Excess all-cause mortality in the USA and Europe during the COVID-19 pandemic, 2020 and 2021

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Both the USA and Europe experienced substantial excess mortality in 2020 and 2021 related to the COVID-19 pandemic. Methods used to estimate excess mortality vary, making comparisons difficult. This retrospective observational study included data on deaths from all causes occurring in the USA and 25 European countries or subnational areas participating in the network for European monitoring of excess mortality for public health action (EuroMOMO). We applied the EuroMOMO algorithm to estimate excess all-cause mortality in the USA and Europe during the first two years of the COVID-19 pandemic, 2020–2021, and compared excess mortality by age group and time periods reflecting three primary waves. During 2020–2021, the USA experienced 154.5 (95% Uncertainty Interval [UI]: 154.2–154.9) cumulative age-standardized excess all-cause deaths per 100,000 person years, compared with 110.4 (95% UI: 109.9–111.0) for the European countries. Excess all-cause mortality in the USA was higher than in Europe for nearly all age groups, with an additional 44.1 excess deaths per 100,000 person years overall from 2020–2021. If the USA had experienced an excess mortality rate similar to Europe, there would have been approximately 391 thousand (36%) fewer excess deaths in the USA.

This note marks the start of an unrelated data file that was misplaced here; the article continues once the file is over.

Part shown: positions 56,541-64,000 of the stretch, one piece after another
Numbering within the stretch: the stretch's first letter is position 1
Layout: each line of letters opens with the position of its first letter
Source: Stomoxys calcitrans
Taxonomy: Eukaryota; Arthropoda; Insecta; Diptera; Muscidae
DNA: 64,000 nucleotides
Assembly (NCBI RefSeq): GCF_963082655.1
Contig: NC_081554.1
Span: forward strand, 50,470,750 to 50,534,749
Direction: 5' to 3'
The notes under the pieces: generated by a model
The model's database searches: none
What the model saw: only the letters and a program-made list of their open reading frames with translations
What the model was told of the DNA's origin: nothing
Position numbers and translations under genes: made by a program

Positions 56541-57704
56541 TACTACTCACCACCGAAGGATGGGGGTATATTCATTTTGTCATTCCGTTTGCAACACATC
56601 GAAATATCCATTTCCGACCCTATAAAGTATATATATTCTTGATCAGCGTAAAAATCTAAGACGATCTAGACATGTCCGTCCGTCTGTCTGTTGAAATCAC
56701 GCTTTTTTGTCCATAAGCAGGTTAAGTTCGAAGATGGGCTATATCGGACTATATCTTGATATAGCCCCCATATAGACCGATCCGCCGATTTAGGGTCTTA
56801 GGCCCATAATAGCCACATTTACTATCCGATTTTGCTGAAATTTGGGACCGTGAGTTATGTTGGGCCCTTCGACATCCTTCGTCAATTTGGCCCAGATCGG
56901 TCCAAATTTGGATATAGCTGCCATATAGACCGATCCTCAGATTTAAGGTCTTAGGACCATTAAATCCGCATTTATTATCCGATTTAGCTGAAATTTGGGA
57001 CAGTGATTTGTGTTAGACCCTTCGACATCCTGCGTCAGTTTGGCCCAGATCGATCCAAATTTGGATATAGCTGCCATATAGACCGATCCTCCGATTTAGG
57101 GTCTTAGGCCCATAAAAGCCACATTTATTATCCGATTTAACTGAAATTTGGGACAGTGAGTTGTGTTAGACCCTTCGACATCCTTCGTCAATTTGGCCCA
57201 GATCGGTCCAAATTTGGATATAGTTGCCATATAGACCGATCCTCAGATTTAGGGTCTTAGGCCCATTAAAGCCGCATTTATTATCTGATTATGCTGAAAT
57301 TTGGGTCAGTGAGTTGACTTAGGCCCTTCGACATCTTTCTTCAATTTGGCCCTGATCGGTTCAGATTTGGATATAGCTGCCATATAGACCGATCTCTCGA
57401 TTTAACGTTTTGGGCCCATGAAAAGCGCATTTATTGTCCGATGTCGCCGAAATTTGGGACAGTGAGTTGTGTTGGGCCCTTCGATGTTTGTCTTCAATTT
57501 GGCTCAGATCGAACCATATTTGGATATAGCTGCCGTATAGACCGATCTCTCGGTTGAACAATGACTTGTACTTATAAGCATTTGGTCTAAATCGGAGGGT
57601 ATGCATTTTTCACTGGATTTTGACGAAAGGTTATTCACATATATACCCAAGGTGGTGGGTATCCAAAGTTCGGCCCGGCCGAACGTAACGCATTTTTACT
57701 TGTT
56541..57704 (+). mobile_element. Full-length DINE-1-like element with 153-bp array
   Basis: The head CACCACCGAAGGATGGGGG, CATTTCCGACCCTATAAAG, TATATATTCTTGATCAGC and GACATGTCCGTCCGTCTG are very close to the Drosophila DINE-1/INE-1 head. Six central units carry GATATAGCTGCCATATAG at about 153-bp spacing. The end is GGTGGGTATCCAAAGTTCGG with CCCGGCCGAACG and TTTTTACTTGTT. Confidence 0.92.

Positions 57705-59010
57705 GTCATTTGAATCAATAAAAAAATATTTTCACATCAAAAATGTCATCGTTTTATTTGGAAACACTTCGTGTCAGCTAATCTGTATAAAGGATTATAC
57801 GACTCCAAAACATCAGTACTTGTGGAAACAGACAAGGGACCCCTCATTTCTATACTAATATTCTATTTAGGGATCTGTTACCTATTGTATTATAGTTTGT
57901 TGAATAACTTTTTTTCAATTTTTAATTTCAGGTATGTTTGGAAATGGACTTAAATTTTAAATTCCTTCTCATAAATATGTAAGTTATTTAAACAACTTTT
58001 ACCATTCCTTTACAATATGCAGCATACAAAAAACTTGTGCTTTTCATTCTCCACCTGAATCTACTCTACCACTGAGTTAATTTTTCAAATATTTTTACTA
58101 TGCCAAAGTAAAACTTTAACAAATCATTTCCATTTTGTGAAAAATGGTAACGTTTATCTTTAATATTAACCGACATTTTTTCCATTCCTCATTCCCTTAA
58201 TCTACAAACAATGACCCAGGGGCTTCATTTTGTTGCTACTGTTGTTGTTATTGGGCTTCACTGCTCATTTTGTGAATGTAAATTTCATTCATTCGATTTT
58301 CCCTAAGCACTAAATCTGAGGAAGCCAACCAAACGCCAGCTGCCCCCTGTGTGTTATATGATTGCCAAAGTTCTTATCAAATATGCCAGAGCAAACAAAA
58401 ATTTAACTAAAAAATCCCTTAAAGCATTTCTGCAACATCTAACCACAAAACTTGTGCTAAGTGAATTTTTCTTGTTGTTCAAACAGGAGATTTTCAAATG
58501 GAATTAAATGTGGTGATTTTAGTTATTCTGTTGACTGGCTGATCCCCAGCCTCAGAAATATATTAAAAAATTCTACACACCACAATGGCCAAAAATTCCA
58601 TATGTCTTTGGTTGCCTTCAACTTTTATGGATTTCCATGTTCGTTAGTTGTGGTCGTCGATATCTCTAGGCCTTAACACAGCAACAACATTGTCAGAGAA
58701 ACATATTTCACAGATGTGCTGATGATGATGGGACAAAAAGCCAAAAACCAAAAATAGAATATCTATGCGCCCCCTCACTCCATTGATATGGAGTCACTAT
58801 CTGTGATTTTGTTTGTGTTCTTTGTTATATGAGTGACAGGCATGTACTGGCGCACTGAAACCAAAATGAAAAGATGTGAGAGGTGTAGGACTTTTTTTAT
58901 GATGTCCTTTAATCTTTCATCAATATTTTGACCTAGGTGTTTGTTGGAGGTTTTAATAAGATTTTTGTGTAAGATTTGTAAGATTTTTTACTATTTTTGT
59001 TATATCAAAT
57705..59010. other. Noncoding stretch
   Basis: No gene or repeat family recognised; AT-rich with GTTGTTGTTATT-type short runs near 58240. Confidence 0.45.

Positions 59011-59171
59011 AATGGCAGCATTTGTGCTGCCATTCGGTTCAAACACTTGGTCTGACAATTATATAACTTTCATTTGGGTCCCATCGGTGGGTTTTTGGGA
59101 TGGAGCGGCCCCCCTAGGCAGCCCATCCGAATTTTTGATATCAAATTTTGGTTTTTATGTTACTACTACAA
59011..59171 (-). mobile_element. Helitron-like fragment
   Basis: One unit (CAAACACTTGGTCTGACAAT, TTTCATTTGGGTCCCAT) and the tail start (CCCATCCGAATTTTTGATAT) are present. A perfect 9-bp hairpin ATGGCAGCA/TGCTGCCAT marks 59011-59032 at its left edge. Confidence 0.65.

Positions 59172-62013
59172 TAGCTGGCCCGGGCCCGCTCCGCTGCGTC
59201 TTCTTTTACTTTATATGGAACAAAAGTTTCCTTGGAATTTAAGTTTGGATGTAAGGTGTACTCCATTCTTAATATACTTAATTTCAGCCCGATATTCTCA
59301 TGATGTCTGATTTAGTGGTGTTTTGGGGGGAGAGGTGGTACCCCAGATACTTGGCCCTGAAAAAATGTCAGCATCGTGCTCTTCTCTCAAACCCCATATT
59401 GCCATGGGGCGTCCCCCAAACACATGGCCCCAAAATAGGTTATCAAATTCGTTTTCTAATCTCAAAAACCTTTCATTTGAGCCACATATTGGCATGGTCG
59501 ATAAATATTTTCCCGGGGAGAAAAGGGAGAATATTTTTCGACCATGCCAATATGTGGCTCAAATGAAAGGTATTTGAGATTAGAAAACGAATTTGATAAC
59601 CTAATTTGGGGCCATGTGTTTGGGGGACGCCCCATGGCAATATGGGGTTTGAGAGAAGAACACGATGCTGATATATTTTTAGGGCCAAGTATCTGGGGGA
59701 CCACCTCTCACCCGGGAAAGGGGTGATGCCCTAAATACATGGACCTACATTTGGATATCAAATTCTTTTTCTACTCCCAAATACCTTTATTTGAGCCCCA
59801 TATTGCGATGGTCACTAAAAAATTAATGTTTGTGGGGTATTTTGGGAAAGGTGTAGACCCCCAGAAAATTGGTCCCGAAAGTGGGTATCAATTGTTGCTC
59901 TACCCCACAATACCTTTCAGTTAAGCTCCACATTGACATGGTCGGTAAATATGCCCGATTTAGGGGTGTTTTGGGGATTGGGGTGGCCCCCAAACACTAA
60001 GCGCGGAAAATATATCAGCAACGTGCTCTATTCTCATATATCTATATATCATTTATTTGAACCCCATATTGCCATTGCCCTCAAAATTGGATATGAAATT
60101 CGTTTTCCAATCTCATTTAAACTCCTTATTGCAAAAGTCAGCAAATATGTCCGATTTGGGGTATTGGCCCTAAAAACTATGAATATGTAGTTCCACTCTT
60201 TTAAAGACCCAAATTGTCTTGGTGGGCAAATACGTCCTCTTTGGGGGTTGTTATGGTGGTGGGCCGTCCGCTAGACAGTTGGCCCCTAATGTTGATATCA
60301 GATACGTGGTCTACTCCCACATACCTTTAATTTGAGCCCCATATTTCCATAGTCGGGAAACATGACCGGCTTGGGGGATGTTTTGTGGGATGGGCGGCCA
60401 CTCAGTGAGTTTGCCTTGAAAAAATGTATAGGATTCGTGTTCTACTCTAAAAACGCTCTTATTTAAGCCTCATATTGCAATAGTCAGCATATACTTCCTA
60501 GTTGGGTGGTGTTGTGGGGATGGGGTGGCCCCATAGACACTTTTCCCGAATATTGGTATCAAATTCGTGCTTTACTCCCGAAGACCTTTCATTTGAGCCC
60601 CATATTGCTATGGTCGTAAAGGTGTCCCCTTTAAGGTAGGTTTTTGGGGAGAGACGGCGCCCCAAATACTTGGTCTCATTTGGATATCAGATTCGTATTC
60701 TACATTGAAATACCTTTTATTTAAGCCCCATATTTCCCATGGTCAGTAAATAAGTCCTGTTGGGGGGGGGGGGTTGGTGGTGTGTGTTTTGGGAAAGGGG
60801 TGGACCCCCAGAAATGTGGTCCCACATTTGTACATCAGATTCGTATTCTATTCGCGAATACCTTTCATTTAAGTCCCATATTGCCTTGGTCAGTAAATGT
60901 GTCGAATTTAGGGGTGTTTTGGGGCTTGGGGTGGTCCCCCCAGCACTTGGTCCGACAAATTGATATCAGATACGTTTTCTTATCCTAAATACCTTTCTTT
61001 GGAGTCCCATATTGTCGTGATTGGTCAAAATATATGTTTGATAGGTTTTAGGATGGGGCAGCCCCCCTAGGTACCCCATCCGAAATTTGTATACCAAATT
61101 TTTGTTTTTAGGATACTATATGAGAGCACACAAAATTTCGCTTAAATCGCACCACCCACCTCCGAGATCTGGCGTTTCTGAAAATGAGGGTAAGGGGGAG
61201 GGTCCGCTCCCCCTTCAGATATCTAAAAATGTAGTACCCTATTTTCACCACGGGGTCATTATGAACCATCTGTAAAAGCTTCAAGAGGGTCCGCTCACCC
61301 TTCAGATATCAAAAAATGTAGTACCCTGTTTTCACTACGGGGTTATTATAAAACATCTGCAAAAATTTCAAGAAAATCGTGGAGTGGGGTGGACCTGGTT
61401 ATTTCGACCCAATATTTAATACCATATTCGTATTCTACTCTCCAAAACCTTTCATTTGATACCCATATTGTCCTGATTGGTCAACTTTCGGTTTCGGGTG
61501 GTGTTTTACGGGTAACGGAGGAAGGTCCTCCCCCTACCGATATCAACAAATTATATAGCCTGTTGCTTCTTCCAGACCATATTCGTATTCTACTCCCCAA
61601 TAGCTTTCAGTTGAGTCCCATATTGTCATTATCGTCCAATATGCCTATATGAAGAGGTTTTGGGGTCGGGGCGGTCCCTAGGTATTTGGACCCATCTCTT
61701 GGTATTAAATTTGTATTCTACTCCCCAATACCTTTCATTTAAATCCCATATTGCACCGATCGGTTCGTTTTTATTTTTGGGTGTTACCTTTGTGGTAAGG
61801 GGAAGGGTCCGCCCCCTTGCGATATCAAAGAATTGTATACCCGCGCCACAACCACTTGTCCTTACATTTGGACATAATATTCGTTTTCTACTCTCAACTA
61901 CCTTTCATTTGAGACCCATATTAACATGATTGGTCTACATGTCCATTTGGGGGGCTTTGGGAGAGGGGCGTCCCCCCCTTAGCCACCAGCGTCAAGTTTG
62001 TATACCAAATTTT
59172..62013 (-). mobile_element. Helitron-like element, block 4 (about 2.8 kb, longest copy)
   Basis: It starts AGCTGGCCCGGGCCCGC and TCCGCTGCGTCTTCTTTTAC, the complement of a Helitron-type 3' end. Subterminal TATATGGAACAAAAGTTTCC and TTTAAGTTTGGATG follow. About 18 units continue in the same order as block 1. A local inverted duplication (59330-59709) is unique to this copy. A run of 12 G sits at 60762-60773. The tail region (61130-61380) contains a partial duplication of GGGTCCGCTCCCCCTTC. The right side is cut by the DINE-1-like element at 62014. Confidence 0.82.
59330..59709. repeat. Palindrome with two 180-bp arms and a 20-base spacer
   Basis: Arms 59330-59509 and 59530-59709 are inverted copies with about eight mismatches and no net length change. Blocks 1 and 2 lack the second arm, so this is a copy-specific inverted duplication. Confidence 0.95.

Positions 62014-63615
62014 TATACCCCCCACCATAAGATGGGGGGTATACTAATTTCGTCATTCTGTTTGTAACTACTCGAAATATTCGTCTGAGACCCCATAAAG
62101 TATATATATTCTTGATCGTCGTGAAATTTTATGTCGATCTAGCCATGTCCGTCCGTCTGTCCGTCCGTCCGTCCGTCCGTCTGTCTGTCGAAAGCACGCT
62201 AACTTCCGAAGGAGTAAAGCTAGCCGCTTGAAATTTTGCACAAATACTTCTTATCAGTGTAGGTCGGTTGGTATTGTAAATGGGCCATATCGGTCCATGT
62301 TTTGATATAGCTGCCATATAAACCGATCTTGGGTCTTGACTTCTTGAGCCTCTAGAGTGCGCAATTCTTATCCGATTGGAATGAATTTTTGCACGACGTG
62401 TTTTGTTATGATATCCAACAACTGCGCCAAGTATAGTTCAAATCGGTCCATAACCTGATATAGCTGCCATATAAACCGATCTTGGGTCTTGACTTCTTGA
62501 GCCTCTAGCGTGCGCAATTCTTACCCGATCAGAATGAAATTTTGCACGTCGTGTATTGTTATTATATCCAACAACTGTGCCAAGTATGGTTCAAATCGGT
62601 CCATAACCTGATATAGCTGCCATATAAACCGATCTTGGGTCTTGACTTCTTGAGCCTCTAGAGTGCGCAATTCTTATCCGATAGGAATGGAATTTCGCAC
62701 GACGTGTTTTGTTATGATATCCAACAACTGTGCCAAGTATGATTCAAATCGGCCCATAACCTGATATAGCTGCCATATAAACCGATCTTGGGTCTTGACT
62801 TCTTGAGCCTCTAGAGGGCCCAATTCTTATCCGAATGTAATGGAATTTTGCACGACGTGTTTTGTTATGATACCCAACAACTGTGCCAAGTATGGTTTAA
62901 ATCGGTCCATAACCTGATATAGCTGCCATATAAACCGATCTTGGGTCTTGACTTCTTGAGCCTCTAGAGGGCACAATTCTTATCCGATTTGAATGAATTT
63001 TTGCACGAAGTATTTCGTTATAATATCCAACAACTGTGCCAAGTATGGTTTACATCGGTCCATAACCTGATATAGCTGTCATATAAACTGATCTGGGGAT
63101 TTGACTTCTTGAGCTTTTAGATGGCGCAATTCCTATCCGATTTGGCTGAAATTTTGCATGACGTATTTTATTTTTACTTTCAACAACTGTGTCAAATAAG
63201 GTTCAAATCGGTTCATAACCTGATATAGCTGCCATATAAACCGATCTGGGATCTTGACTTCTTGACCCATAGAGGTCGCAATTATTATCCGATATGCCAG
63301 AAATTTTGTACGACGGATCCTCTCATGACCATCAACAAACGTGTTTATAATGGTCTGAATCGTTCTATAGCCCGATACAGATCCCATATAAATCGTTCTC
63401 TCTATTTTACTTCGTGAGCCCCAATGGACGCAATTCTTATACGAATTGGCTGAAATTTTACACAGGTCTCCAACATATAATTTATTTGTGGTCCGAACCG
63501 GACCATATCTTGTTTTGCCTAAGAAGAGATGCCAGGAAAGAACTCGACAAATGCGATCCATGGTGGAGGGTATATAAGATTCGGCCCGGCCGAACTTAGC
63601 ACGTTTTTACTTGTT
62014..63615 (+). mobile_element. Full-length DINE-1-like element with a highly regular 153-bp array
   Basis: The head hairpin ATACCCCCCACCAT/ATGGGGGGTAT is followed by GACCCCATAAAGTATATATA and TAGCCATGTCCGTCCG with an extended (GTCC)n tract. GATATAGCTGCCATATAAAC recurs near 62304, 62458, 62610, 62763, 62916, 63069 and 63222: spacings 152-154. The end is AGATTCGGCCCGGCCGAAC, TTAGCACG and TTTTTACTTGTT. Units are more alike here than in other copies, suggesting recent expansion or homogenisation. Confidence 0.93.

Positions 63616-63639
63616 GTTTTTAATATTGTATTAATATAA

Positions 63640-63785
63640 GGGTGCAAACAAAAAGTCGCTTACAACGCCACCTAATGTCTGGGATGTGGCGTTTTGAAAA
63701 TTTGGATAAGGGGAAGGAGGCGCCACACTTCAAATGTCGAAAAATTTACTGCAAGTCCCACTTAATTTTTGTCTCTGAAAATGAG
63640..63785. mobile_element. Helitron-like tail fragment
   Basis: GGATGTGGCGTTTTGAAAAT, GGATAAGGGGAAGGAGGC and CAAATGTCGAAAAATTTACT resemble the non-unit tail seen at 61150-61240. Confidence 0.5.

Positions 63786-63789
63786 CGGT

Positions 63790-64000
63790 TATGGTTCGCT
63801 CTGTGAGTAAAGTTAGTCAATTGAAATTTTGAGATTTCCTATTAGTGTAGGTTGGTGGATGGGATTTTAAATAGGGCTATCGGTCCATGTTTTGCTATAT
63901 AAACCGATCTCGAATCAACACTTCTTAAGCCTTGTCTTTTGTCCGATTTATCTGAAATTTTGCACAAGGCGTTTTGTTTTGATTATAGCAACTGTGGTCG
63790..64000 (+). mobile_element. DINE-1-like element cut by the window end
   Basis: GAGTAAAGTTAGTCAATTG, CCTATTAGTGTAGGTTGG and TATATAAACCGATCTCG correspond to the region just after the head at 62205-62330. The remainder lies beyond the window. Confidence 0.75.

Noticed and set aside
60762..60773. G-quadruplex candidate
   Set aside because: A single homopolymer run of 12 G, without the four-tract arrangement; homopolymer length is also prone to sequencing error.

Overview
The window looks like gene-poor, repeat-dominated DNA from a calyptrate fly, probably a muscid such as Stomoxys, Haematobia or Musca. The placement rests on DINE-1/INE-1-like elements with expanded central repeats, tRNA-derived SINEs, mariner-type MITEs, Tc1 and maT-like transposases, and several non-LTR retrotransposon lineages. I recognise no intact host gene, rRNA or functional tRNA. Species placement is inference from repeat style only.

TidsskriftScientific Reports
StatusUdgivet - 2022

Bibliografisk note

Funding Information:
Without the commitment of the European countries or subnational areas in the EuroMOMO network providing weekly data this study would not be possible. We would also like to acknowledge the jurisdictions providing timely mortality data as part of the US National Vital Statistics System. The findings and conclusions in this article are those of the authors and do not necessarily represent the official position of the National Center for Health Statistics, Centers for Disease Control and Prevention, USA or Statens Serum Institut, Denmark.

Funding Information:
The EuroMOMO project at Statens Serum Institut, Denmark, is funded by ECDC, Stockholm, Sweden. ECDC had no influence on the manuscript.

Publisher Copyright:
© 2022, This is a U.S. Government work and not under copyright protection in the US; foreign copyright protection may apply.

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